Download our free workbook: How to Make Time for What Fuels You


Episode #25: Perfectionism & Self-Compassion🎙

Perfectionism is self-defeating and harmful, and its antidote is self-compassion. We share research on the dangers of perfectionism, our own experiences with it, and strategies to help manage it.

Listen to the episode.

😄 Things We Text Each Other

via @loveisblindtv

😍 Stuff We Love Right Now

On the Interwebs  🖥

From Melia: 

  • The Importance of Dancing Like an Idiot
    I’ve talked on the podcast about my 20 for 2020 goal of dancing and singing every day. Usually this means telling the Echo, “Alexa, play ‘Worth It' by Fifth Harmony” while I run the kids’ bath and dance like a loon around their room. This piece gets philosophical about why dancing with abandon helps us humans to stop taking ourselves so damn seriously, especially in groups: “On a dance floor filled with comparable idiots, we can at last delight in our joint foolishness; we can throw off our customary shyness and reserve and fully embrace our dazzling strangeness and derangement.” Thanks to Margaret Pinard for sharing! (Side note: I have only scratched the surface of the treasure trove of wisdom that is The School of Life.)

From Gill: 

On Our Screens & In Our Ears  📺  🎧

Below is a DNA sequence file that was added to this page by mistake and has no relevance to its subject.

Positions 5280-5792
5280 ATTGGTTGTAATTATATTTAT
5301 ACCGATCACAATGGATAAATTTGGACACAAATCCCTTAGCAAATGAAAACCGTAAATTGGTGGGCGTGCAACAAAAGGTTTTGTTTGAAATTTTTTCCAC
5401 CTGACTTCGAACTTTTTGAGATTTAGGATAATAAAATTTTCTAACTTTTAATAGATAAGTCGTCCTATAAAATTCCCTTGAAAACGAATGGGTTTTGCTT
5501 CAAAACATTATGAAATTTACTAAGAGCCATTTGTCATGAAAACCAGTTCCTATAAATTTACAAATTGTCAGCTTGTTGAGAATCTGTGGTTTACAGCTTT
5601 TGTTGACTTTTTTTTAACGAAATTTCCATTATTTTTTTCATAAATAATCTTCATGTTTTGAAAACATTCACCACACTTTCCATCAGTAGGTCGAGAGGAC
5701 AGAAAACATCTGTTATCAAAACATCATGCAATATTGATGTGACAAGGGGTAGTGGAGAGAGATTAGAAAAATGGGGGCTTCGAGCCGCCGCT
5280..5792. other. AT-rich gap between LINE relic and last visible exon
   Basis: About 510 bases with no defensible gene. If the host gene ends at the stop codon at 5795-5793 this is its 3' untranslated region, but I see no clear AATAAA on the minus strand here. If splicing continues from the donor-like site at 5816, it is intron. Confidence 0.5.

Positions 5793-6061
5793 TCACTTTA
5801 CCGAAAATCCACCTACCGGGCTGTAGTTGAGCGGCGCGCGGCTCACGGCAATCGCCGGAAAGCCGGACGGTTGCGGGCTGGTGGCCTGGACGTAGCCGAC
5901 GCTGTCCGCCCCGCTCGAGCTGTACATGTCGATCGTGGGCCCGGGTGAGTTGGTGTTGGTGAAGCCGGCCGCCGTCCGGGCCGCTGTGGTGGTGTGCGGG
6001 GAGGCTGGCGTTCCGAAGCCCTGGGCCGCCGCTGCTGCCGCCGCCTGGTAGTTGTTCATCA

From Melia: 

From Gill: 

  • The Expanse
    I just finished listening to the audiobook of Leviathan Wakes by James S. A. Corey (pen name for co-authors Daniel Abraham and Ty Franck), the first book in The Expanse series, on the recommendation of Melia's husband Darren. I've never read much sci-fi, but I'm a new convert if the rest of the genre is like this. Diverse, multifaceted characters; a complex world in which humanity has colonized Mars and other parts of the solar system; questions of right and wrong, good and evil. I’m excited to read the next book and start the TV series.

On Our Plates   🍽 

From Melia: 

  • Pantry Recipes 
    Budget Bytes has been one of my favorite cooking blogs for years because of its delicious and inexpensive recipes made from ingredients you’ll likely have on hand. This is a roundup of recipes, with grocery lists, that you can use for emergency preparedness or just if you want to shop less often.

From Gill: 

  • Pasta with Sardines
    I don’t know why sardines get such a bad rap. They are delicious, affordable, and sustainable little fishies that I always keep on hand. Anchovies, too. Get into it. This pasta with sardines recipe from Tamar Adler’s brilliant book, An Everlasting Meal, is a staple in our house. We rarely have parsley so I omit it, and I like capers and greens so I add ‘em if we’ve got ‘em.

If you like the Semi-Together podcast, why not share the pod with a friend who would enjoy it? You can also become a patron here.  

Until next time! 


Melia & Gill 😘😘

Enjoyed this newsletter? Forward it to a friend!

If you are that lucky friend, subscribe here.

Sed ut perspiciatis unde omnis iste natus error sit voluptatem accusantium doloremque laudantium, totam rem aperiam, eaque ipsa quae ab illo inventore veritatis et quasi architecto.


3000 Old Canton Rd. Ste. 455, Jackson, MS 39216
United States

You received this email because you're a subscriber. We're glad you're here!